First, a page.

Dir: Neil Burger, 15 Cert, 108 min
William Golding’s brutal morality fable, Lord of the Flies, is not an obvious candidate for a slick science fiction reboot. Director Neil Burger (Limitless, Divergent) nonetheless attempts just that with Voyagers, in which a crew of photogenic young people become prisoner to their bestial instincts during a deep-space odyssey.
The problem is that, while Burger takes the bare bones of Golding’s story (though the glaring debt to Lord of the Flies is never acknowledged), he fails to reproduce its air of asphyxiating dread. Instead he cobbles together a low-grade thriller that plays out like a zero-gravity Hollyoaks.
Burger has, to his credit, assembled a meaty cast. Heading the ensemble are Colin Farrell, Dunkirk’s Fionn Whitehead and Lily-Rose Depp, 22-year-old daughter of Johnny Depp and Vanessa Paradis.
Farrell is Richard, an idealistic if not always truthful scientific mentor to a collective of children who are to be blasted into space in an attempt to save humanity from looming environmental catastrophe. With the nearest earth-like planet 83 years away, Richard’s plan is to establish a interstellar dynasty. The 30 children he has brought on board the ship will probably die long before they arrive at their destination. By then, though, they will have children and grandchildren – who will be alive as the planet is reached.
But the stars fall out of alignment as the crew reaches late adolescence. Rebellious best friends Christopher (Ready Player One’s Tye Sheridan) and Zac (Whitehead) discover that the mouthwash-like liquid the kids are required to drink every morning suppresses their behaviour. The idea is to prevent their hormones running riot and, thus, keep in check their raw human instincts.
With the secret revealed, they stop taking their happy juice. Mayhem ensues and, with Richard soon out of the picture, Chris is elected ship’s leader. However, he has a nasty rival in Zac, who whips up the mob – including Game of Thrones’s Isaac Hempstead Wright – against his former friend. With all those troublesome hormones raging, the pair also develop a love rivalry over Sela (Depp).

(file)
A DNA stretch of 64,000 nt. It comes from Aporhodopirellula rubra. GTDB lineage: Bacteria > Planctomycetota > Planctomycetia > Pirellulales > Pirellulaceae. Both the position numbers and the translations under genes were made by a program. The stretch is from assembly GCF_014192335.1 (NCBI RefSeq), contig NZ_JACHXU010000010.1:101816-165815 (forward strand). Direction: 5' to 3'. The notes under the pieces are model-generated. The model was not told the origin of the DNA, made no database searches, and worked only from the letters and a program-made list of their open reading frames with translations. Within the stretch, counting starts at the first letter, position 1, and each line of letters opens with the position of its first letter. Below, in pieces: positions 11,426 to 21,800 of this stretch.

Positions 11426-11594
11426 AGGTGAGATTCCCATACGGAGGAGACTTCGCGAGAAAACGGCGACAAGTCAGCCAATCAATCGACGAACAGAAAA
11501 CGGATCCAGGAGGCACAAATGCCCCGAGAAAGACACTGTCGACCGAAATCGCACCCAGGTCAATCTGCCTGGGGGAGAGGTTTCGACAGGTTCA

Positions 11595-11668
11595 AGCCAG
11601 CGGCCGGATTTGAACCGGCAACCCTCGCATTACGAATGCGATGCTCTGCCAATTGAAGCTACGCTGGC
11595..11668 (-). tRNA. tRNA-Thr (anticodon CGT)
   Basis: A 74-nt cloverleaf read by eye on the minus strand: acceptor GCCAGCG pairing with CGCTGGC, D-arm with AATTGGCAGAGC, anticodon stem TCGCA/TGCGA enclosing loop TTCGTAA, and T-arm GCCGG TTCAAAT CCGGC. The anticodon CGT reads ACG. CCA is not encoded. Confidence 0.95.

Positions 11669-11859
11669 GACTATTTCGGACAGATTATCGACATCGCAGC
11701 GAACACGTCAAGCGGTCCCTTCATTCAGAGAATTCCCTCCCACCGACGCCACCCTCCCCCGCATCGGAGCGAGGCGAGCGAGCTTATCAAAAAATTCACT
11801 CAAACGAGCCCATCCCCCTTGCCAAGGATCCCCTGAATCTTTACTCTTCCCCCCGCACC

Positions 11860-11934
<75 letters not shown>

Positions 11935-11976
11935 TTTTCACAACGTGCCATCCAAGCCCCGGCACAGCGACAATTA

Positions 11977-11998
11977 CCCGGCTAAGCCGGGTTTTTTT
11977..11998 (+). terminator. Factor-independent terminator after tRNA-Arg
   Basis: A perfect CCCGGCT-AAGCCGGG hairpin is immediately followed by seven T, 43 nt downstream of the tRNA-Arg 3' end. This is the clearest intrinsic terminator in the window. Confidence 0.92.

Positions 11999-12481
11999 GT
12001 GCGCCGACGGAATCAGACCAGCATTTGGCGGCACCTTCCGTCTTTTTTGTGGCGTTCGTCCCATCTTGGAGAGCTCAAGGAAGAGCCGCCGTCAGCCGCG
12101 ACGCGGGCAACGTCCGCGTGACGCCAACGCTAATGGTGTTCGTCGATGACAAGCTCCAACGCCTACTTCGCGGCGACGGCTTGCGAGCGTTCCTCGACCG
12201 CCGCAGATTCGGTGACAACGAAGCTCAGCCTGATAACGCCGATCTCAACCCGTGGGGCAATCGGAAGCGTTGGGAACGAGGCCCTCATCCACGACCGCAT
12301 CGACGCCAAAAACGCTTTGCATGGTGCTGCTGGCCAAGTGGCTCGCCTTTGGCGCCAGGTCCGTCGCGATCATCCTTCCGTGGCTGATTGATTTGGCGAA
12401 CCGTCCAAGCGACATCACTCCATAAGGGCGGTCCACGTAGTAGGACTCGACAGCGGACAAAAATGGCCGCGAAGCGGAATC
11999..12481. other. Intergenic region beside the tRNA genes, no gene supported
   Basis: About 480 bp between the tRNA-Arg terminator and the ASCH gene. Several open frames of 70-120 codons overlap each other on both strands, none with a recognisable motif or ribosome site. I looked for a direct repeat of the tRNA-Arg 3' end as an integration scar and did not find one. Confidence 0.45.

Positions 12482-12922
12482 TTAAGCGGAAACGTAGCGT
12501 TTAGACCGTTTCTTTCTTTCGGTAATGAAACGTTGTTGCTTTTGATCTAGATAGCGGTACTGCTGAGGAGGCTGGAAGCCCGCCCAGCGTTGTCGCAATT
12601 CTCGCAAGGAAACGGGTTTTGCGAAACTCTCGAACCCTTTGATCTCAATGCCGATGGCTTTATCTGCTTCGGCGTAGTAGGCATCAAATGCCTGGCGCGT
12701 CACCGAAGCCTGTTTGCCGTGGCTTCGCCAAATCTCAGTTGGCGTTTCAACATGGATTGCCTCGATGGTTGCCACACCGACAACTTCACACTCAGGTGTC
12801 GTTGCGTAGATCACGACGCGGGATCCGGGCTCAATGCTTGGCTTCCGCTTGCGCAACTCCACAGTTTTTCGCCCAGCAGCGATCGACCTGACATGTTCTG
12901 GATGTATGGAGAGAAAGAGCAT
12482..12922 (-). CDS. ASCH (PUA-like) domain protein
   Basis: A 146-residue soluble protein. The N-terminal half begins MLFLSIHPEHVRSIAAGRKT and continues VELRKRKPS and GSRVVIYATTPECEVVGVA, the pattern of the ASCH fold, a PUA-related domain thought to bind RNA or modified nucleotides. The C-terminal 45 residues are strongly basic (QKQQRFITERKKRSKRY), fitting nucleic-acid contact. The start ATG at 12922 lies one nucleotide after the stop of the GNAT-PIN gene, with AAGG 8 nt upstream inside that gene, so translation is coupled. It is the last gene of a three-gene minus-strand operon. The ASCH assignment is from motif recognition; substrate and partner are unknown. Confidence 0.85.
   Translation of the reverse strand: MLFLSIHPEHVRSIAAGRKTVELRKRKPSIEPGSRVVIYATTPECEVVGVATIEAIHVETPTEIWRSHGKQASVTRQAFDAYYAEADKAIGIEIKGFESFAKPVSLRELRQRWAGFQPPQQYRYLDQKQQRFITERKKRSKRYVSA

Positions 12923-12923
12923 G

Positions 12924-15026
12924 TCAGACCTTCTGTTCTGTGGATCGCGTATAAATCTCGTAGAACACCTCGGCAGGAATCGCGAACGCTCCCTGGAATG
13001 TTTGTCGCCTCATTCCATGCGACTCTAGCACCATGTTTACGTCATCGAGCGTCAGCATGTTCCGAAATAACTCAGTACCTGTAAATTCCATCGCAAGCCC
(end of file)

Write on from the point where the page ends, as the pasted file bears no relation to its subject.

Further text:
Farrell, surrounded by fresh-faced young actors, looks ill at ease. He’s clearly at a stage in his career where he’s happier getting his hands dirty in grizzled dramas such as The North Water rather than ticking off the cliches in a clunking sci-fi romp.
Sheridan, Whitehead and Depp, by contrast, do their best to breath life into a script weighed down by lines such as “It’s a one way trip, there’s no going back” and “decreased pleasure response…? I want INCREASED pleasure response.” Depp, in particular, brings an impressive forcefulness to the flimsy part of token love interest.
No homage to Lord of the Flies would be complete without a hidden monster sewing paranoia. In Voyagers, the crew, having finally all sworn off the blue liquid, become convinced an alien is responsible for an early mishap that raises the stakes and forces the kids to take control of their destiny.
Alas, the big reveal about the beast’s identity lands as flatly as the rest of the film. And despite its ambitious goal of transposing a dystopian classic to the modern “Young Adult” genre, Voyagers is ultimately about as effective as a leaky space-suit.
On Sky Cinema and NOW TV from Friday October 8